Sponsor Testimony on H.B. 196 – Unjust [501(c)(3)] Fitness Center Tax Act

What is H.B. 196? H.B. 196 corrects a 1992 error that mistakenly added sales tax to non-profit fitness center memberships here in Ohio. This Act will solve this problem by exempting 501(c)(3) fitness center memberships from sales tax, saving Ohioans $10 million dollars.

This Tuesday, Representative Powell gave sponsor testimony in the Ways & Means Committee. Watch her testimony here:

Good Afternoon Chairman Merrin, Vice Chair LaRe, Ranking Member Rogers, and members of the House Ways and Means Committee. Thank you for the opportunity to provide sponsor testimony this afternoon on House Bill 196. This legislation will align Ohio with nearly every other state by removing the sales tax burden from non-profit fitness memberships.
This issue first began in 1992, when these memberships were seemingly accidentally included in a tax code revision. This change increased the tax burden of Ohioans seeking a healthier lifestyle by taxing facilities like the YMCA and Jewish Community Centers for the first time. Ohio became one of only five states in the nation to tax non-profit fitness memberships.
At the time the mistake was discovered, many legislators on both sides of the aisle opposed this new tax. My bill would remove this tax and return Ohio non-profit fitness memberships to full tax exempt status, as they should be as 501(c)(3)s. Taxing memberships is unjust and runs contrary to the YMCAs’ charitable nonprofit purpose. The state exempts other 501(c)(3)s from sales tax, and why should non-profit fitness centers be any different.
Eliminating this mistaken sales tax on non-profits will amount to a tax cut of less than $10 million, which is a small sum for government when compared to the over $23 million in financial assistance to participate in programs that the YMCA provides to all Ohioans.
As a non-profit, YMCAs are not like a for-profit fitness center. YMCAs also provide essential programs to Ohio’s communities, including:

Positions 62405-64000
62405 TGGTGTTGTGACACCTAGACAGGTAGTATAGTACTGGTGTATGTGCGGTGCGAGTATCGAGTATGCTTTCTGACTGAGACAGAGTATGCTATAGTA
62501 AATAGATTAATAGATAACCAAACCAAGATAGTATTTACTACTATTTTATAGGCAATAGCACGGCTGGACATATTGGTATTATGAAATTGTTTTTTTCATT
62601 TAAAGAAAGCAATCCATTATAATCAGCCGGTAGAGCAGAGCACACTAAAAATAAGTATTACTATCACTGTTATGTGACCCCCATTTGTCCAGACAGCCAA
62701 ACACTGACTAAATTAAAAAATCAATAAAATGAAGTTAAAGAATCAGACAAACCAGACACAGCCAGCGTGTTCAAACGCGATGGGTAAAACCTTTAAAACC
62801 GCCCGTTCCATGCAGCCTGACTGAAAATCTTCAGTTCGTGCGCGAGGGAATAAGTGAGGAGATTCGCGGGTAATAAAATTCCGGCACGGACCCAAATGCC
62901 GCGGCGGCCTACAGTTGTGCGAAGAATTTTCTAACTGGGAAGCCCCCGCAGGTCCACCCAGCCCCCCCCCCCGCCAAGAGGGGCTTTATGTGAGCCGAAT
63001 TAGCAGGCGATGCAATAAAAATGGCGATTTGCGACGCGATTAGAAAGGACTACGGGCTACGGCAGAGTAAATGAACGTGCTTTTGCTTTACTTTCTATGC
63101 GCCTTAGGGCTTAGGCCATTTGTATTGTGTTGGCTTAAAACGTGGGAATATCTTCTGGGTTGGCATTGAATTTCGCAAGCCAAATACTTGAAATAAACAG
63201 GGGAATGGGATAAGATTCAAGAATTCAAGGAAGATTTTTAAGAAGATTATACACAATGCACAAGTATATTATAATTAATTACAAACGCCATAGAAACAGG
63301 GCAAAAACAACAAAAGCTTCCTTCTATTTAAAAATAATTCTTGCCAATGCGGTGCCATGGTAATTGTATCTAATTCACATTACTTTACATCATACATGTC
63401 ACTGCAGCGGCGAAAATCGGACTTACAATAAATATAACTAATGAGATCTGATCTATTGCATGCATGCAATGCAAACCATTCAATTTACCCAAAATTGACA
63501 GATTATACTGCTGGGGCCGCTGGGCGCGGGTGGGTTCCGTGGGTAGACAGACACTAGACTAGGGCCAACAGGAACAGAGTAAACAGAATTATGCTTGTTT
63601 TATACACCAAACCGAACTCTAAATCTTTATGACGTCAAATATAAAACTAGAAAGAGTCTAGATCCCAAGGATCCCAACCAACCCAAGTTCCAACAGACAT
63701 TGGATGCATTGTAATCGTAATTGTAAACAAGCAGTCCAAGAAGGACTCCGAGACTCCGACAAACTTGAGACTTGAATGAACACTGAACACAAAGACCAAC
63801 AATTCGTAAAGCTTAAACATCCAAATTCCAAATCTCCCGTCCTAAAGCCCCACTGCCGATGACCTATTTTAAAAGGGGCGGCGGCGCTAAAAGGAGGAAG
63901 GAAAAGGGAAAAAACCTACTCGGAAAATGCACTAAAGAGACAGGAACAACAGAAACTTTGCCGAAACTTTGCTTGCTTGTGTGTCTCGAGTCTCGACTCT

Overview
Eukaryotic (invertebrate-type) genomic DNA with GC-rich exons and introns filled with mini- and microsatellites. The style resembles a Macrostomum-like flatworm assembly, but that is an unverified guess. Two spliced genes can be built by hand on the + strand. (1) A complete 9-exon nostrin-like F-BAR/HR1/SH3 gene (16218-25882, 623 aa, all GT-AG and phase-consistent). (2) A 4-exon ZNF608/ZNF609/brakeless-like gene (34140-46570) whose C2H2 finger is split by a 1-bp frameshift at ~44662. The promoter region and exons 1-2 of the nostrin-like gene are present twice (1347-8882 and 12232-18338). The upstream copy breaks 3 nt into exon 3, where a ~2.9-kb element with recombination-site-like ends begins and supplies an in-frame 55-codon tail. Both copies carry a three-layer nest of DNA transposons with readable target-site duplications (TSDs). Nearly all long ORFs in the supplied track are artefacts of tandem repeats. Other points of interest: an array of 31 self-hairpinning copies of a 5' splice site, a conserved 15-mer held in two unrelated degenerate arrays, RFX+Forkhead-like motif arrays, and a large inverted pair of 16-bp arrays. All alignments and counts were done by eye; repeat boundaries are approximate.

1. The YMCA’s Diabetes Prevention Program, which saves over $2000 per person in healthcare costs;
2. Early childhood education, before and after school care, and summer day camp. The YMCA is Ohio’s and the nation’s largest provider of child care, and our quality programs help children be Kindergarten ready, and prevent the “summer slide.”
Every one of these programs is an investment being made by these community organizations and is an investment that will improve Ohioans lives while saving the state resources. Non-profit organizations operate for the good of the public and provide needed services to more than 750,000 individuals well beyond access to a weight room and treadmills. These organizations provide an incredible array of services and opportunities to our communities.
In Ohio, non-profit gyms play a critical role in helping keep our citizens healthy.
As a state, we do not tax non-profits due to their 501(c)(3) status. It is a mistake that we currently tax memberships to non-profit fitness centers such as the YMCA and Jewish Community Centers. HB 196 will solve this problem by exempting non-profit fitness centers memberships from Ohio sales tax.
Thank you for your support and consideration. I am happy to answer any questions you may have.
– Jena Powell

Sponsor & Proponent Testimony for HR 180